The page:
Sunday, April 01, 2007

"A teaching moment"

I mentioned in an earlier post that EN&V reported that some of the faculty at Southern Methodist University wrote letters in protest to the upcoming Darwin vs. Design conference at their university.

To their dismay, the conference will not be cancelled, so the faculty has decided to use the conference as "a teaching moment". I can about imagine what that might entail. Sounds like ID bashing on the horizon.

Bruce Chapman, President of the Discovery Institute, has decided to help the faculty in their endeavor to provide "a teaching moment". He has proposed that the faculty participate in open dialogue with the conference speakers the night before the conference begins.

Goodness, that sounds like an outstanding opportunity for the faculty to really show those IDists a thing or two, and the students will have the opportunity to learn from this dialogue.

Think the faculty will take Chapman up on his suggestion??

March 29, 2007

I am writing to invite you or a representative from your faculty to participate in a dialogue about the theory of intelligent design on Friday night, April 13th, ahead of the formal commencement of our conference that evening on your campus.

We noted with interest the comment of one of your SMU faculty colleagues, Dr. Bretell, who stated in the Dallas Morning News that the science faculty plan to use the conference “as a teaching moment.”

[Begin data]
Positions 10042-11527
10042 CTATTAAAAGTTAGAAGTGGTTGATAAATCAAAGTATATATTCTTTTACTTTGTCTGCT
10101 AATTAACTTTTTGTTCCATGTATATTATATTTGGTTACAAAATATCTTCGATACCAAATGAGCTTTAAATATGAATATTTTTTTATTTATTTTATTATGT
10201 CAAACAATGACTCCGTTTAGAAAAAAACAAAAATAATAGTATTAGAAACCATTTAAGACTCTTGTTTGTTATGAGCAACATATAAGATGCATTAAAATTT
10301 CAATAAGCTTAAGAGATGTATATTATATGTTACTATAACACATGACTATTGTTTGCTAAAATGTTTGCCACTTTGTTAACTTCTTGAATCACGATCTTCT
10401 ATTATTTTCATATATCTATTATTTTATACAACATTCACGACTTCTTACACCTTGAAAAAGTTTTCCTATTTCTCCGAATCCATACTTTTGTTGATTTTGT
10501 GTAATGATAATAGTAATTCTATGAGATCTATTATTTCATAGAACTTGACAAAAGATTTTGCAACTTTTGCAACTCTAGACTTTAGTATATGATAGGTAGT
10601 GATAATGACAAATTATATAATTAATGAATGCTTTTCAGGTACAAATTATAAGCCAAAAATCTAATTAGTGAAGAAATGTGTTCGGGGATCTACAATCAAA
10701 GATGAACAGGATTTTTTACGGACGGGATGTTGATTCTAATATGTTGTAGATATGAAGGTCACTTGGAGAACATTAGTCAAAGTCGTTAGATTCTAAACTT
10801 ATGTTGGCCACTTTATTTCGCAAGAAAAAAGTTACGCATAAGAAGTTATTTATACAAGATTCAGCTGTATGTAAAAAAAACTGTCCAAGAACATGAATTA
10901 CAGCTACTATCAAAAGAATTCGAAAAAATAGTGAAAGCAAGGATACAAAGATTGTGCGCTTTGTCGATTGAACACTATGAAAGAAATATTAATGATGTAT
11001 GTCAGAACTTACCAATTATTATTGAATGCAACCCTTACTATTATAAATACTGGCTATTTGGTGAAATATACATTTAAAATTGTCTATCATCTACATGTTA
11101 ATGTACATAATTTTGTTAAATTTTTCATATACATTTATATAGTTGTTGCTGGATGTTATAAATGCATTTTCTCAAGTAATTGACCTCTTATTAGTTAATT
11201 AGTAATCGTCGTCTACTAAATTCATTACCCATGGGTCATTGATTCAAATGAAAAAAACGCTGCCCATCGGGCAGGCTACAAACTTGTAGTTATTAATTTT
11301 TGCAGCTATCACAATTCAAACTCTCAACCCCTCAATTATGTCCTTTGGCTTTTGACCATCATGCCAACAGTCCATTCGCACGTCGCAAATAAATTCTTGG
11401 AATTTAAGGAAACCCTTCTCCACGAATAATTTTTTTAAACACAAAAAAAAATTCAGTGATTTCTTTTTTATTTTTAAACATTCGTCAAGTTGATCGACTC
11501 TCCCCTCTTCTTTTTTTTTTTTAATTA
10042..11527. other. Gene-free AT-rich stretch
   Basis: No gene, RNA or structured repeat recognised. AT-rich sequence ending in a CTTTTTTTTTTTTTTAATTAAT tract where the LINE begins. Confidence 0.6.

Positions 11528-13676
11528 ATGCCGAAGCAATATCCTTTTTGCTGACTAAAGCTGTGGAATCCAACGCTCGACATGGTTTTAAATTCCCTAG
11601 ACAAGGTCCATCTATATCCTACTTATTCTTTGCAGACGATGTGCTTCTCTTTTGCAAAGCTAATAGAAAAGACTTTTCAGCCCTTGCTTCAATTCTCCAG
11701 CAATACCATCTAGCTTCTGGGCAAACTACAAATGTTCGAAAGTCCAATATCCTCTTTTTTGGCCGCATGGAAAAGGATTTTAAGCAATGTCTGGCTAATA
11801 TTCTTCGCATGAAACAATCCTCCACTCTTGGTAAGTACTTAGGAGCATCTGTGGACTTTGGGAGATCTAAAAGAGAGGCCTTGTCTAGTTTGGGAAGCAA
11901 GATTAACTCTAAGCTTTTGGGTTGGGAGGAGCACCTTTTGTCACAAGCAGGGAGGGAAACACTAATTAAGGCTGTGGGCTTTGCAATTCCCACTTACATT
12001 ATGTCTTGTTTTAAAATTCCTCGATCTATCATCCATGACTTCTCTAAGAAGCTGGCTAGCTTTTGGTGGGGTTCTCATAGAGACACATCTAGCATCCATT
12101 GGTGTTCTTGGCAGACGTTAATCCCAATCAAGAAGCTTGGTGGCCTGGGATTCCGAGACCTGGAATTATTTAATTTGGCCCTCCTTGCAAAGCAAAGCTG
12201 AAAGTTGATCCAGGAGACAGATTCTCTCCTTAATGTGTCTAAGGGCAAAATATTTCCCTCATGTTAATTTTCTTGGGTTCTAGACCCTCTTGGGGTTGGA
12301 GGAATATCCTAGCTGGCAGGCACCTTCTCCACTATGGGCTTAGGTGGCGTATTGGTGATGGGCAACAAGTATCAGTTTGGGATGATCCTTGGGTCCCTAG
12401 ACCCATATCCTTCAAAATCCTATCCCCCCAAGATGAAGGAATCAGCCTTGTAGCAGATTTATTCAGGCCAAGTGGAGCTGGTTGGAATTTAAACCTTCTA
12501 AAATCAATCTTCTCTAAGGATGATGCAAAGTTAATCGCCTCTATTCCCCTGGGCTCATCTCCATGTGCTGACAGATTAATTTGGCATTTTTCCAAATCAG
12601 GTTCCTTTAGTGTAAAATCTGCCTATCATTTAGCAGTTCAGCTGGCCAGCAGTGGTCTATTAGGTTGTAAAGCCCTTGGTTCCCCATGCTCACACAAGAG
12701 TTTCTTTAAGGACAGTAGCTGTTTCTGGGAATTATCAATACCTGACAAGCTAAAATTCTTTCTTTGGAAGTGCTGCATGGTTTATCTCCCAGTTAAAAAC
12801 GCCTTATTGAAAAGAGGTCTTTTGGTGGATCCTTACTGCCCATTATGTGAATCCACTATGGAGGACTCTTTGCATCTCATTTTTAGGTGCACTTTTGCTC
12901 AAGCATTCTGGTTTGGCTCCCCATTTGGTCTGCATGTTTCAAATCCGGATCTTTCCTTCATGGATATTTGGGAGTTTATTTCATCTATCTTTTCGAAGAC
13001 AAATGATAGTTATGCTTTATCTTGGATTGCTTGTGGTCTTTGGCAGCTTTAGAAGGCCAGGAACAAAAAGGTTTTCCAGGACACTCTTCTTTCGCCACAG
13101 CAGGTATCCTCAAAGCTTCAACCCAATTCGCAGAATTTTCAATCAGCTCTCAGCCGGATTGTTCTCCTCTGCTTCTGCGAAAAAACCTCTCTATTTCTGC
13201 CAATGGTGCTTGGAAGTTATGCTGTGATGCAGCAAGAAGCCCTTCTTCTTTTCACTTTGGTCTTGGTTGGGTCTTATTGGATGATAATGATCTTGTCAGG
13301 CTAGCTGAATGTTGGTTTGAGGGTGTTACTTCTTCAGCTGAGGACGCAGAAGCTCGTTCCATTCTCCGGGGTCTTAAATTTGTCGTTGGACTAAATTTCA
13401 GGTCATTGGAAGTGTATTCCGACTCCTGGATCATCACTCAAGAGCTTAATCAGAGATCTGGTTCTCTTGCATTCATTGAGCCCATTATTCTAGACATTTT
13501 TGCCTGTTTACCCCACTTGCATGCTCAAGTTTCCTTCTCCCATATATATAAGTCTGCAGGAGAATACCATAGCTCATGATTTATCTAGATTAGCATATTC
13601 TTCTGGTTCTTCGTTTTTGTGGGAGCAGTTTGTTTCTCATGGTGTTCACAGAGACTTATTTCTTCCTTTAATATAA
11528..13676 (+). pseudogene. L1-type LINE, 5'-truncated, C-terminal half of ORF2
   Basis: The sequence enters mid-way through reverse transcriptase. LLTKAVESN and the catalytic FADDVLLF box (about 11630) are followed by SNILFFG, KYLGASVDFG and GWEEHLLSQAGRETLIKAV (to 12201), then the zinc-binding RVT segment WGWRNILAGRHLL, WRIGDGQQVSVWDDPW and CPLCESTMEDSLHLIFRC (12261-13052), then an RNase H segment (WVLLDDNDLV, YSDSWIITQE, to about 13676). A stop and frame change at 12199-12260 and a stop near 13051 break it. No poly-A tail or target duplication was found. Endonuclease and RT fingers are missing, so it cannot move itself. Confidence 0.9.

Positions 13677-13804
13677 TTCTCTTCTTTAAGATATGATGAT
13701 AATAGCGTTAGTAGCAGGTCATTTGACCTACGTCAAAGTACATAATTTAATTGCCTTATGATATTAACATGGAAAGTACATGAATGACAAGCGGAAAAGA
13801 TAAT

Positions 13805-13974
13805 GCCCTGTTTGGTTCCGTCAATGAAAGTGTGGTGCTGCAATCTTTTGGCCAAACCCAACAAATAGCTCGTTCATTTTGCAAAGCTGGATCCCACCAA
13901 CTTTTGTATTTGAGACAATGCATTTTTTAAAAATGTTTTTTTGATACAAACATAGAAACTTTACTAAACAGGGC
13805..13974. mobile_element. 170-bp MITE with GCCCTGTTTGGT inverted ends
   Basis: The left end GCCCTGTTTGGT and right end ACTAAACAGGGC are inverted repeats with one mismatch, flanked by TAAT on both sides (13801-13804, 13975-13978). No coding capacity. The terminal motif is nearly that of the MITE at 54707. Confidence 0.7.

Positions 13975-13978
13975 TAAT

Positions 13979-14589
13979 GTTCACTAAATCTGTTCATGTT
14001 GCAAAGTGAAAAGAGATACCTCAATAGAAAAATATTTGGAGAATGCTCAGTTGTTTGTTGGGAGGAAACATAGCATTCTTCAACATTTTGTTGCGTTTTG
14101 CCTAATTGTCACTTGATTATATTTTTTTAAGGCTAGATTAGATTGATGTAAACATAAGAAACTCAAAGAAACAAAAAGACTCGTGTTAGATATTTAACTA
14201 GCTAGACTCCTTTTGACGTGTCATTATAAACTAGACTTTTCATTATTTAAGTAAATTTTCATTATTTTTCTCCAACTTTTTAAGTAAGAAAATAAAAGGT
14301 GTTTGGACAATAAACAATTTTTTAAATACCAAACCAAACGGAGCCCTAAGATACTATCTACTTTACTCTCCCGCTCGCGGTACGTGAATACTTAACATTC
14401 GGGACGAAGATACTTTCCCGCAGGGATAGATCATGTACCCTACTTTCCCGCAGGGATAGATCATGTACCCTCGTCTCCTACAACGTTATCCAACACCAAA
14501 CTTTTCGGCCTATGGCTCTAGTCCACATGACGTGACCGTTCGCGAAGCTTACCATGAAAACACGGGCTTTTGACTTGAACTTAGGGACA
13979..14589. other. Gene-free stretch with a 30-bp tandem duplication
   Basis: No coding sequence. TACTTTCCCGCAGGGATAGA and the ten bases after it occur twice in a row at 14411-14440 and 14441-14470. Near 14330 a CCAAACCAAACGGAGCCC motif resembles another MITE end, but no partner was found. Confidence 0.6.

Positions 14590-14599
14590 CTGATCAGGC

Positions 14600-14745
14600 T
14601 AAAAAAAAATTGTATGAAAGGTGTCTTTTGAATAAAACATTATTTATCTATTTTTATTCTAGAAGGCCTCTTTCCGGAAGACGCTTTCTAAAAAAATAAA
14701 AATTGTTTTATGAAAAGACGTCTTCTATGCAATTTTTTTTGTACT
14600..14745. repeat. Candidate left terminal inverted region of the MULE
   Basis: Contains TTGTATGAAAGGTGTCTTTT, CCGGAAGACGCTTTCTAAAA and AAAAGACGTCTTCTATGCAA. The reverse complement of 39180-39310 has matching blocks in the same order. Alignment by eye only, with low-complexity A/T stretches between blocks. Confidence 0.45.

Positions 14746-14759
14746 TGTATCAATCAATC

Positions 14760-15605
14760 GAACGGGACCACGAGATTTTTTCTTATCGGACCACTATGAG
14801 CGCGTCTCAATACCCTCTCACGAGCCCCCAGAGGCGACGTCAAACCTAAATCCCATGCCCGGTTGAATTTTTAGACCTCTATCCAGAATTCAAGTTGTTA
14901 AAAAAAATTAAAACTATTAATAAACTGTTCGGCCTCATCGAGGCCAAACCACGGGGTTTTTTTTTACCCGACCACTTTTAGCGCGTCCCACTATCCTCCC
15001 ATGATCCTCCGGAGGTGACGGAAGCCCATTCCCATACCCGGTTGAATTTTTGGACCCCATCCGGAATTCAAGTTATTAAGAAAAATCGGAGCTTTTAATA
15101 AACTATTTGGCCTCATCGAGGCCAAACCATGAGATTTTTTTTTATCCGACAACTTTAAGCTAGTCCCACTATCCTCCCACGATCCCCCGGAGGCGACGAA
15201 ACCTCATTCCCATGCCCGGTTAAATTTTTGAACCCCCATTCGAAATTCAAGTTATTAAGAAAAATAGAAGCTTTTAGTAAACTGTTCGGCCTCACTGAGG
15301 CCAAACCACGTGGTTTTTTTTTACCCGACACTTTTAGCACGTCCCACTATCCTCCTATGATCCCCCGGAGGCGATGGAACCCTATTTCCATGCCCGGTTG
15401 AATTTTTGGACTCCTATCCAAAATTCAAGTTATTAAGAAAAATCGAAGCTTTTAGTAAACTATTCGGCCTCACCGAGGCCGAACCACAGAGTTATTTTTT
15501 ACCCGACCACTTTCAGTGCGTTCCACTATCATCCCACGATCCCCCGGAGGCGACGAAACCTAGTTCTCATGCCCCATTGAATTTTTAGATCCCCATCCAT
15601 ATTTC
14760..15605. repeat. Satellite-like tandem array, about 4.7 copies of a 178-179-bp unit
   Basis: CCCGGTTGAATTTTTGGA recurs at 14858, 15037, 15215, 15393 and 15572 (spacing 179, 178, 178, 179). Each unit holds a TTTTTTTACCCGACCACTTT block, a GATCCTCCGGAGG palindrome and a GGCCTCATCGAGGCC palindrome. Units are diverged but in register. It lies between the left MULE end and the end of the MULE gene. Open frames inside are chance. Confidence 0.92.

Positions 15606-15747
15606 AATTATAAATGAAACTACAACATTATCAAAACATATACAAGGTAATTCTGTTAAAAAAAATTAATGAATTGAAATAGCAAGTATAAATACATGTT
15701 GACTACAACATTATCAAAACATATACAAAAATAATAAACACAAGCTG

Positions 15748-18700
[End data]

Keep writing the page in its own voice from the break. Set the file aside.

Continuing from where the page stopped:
As educators ourselves, we applaud you for this and would like to enhance the teaching opportunity for your students by creating a forum in which your faculty can participate in an open dialogue with proponents of intelligent design—in particular, with our three conference speakers, Dr. Michael Behe, Dr. Stephen Meyer, and Dr. Jay Richards.

If you accept our invitation, I will arrange for the first portion of our Friday night program to be devoted to this discussion. We propose the following format: one of our speakers would make a fifteen-minute presentation explaining the merits, from our point of view, of the theory of intelligent design. Then we would invite one of you to make a presentation explaining your main criticisms of the theory. We would then allow your panel to ask us a series of challenging questions of your own choosing. After that we would open the discussion to a few questions from the audience.

We are all committed to respectful scholarly dialogue and to the use of scientific methods of reasoning in the investigation of nature. In our view, science progresses in part as scientists and scholars discuss and evaluate competing interpretations of scientific evidence. We think that the format we are proposing will allow for such discussion and will, therefore, create a teaching moment for all who participate and observe the discussion.

We hope you will join us. May I ask you to respond at your earliest convenience by contacting Robert Crowther in our Seattle office at 206-292-0401, extension 107, or

Yours sincerely,

Bruce Chapman
President, Discovery Institute

Robert Van Kemper Chair, Anthropology
Robert T. Gregory Chair, Geological Sciences
Larry Ruben Chair, Biology
Thomas W. Tunks Provost of SMU